Transitioning To Retirement
If you already receive a transition to retirement pension, contact your adviser before 30 June to ensure you are salary sacrificing within your concessional contributions cap. You should also review your pension amount to ensure you will be drawing sufficient income to meet your living expenses. If you are aged 55 or over, speak to your adviser about commencing a transition to retirement pension. This involves salary sacrificing into superannuation while drawing an income from a super benefit in the form of a transition to retirement pension, and could result in boosting your funds at retirement.
If you have a self-managed super fund, speak to your adviser to ensure you have withdrawn the minimum pension amount for this financial year. If commencing a pension on 1 July, work with your adviser and accountant to ensure your self-managed super fund has claimed all deductions and offset any capital gains with any losses before to moving into pension phase.
Wealth Accumulation Strategies
The current investment environment provides a great opportunity to review your investment portfolio to ensure:
- it is consistent with your asset allocation and risk profile
- your investments are reviewed and you are in a position to utilise any capital gains or losses
- available funds are used to purchase new investments as appropriate, and
- you have funds available for any planned expenses coming up in the near future (for example education or holidays).
While reviewing your investment portfolio, it’s a good idea to think about whose name the new investments are to be placed in so:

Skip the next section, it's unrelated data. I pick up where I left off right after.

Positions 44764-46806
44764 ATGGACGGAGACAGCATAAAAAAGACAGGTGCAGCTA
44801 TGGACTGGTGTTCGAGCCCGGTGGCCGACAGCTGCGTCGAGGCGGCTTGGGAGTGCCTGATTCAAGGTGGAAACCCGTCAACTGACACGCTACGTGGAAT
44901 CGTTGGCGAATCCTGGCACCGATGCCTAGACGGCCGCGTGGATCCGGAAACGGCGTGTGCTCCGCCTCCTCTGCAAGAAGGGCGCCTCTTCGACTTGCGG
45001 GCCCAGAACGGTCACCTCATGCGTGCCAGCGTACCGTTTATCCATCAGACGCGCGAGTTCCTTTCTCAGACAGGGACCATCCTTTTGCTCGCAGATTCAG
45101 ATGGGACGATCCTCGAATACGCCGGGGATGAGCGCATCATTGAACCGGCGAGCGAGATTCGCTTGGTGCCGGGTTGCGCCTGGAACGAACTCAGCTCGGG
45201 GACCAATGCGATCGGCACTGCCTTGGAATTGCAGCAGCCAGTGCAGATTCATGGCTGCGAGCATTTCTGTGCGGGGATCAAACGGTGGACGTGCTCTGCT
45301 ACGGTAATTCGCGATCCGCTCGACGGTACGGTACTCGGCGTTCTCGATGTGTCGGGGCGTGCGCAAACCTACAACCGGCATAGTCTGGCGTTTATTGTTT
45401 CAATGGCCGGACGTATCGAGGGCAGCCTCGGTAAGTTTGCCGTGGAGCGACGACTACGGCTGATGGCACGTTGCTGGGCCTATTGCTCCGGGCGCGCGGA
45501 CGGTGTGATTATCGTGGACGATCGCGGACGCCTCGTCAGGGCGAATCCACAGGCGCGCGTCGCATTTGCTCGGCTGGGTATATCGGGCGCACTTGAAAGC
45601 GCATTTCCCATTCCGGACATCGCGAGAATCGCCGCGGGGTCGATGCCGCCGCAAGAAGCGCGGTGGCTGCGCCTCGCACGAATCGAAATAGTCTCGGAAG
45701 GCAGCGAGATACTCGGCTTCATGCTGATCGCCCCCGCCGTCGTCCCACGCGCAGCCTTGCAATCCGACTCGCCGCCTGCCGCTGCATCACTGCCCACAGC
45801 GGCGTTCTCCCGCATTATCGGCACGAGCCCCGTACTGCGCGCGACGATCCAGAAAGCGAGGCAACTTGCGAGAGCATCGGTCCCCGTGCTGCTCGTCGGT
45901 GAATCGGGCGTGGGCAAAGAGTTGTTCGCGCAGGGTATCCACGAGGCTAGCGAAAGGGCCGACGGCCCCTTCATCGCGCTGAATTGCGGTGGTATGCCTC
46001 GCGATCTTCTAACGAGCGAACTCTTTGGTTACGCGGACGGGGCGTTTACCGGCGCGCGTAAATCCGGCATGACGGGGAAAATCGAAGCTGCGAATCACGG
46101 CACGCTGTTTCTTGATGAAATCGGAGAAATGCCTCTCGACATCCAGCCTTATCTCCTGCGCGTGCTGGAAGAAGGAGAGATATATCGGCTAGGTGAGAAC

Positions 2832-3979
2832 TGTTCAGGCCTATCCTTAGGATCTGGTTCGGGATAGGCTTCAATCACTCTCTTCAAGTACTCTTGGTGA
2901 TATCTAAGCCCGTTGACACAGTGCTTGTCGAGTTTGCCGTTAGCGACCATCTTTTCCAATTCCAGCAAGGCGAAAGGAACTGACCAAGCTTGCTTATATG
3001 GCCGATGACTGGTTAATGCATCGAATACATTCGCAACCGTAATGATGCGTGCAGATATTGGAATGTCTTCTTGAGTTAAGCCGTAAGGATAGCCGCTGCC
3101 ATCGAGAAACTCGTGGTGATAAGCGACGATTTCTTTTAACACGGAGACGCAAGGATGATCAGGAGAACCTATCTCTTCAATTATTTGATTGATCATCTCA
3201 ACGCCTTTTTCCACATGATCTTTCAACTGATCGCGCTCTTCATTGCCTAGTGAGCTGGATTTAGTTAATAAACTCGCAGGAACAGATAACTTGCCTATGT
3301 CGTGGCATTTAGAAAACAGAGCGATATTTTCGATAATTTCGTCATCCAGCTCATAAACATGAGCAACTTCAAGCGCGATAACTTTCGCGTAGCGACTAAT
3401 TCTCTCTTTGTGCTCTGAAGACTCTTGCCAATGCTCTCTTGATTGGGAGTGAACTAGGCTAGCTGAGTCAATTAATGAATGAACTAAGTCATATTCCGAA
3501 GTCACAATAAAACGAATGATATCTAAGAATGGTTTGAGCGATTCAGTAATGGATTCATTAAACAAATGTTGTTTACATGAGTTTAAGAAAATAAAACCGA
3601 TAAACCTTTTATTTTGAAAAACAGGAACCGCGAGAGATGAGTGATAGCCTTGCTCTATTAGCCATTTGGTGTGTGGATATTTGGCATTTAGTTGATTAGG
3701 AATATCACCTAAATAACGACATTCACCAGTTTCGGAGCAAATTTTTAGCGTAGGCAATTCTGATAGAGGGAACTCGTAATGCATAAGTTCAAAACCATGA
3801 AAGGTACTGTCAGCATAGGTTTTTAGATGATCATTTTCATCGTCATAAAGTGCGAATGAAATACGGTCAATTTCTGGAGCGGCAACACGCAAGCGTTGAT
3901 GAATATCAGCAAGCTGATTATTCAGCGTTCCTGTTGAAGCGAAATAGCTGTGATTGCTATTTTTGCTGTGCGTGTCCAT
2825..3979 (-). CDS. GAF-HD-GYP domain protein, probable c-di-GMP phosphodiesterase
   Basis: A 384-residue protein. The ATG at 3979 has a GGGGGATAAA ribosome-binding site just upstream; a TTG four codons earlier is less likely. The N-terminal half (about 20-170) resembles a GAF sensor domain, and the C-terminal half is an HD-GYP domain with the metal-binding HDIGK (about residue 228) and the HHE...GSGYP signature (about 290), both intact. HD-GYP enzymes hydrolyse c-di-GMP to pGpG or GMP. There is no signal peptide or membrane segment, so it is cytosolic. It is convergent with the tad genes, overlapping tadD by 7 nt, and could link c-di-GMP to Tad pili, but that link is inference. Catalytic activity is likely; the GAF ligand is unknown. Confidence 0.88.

- income can be distributed more equally
- estate planning issues can be considered, and
- retirement funds can be accumulated for the lower income/non-working spouse.
Risk Insurance StrategiesProtect Your Income
Your income is one of your most important assets, providing you with the means to build your wealth and fund your lifestyle, yet many Australians have not taken steps to protect it. An income protection policy can provide a replacement for up to 75% of your income if you are unable to work as a result of illness or injury. In most cases, the cost of the income protection premium is tax deductible.
TIP Income protection policies can be held in your own name or by your superannuation fund – speak to your adviser about which is best for you.
Other Tax-Effective Strategies
Some financial strategies could directly impact your tax position so it is important that you discuss them with your adviser in conjunction with your registered tax agent.
Some effective strategies that could be suitable for your circumstances include:
- making concessional contributions into superannuation to offset a capital gain.
- pre-paying interest on borrowed money used for an investment (e.g. a margin loan).
- claiming the 20% net medical expenses tax offset, if you have spent more than $2,060 on medical expenses in the current financial year.
- claiming the education tax offset if you are entitled to Family Tax Benefit A for a child who is undertaking primary or secondary school studies (remember to keep your receipts).
- claiming all deductible expenses you incur on a rental property (e.g. depreciation and building allowances).
Take advantage of these smart strategies by speaking with us today, and ensure you’re best placed for the end of financial year!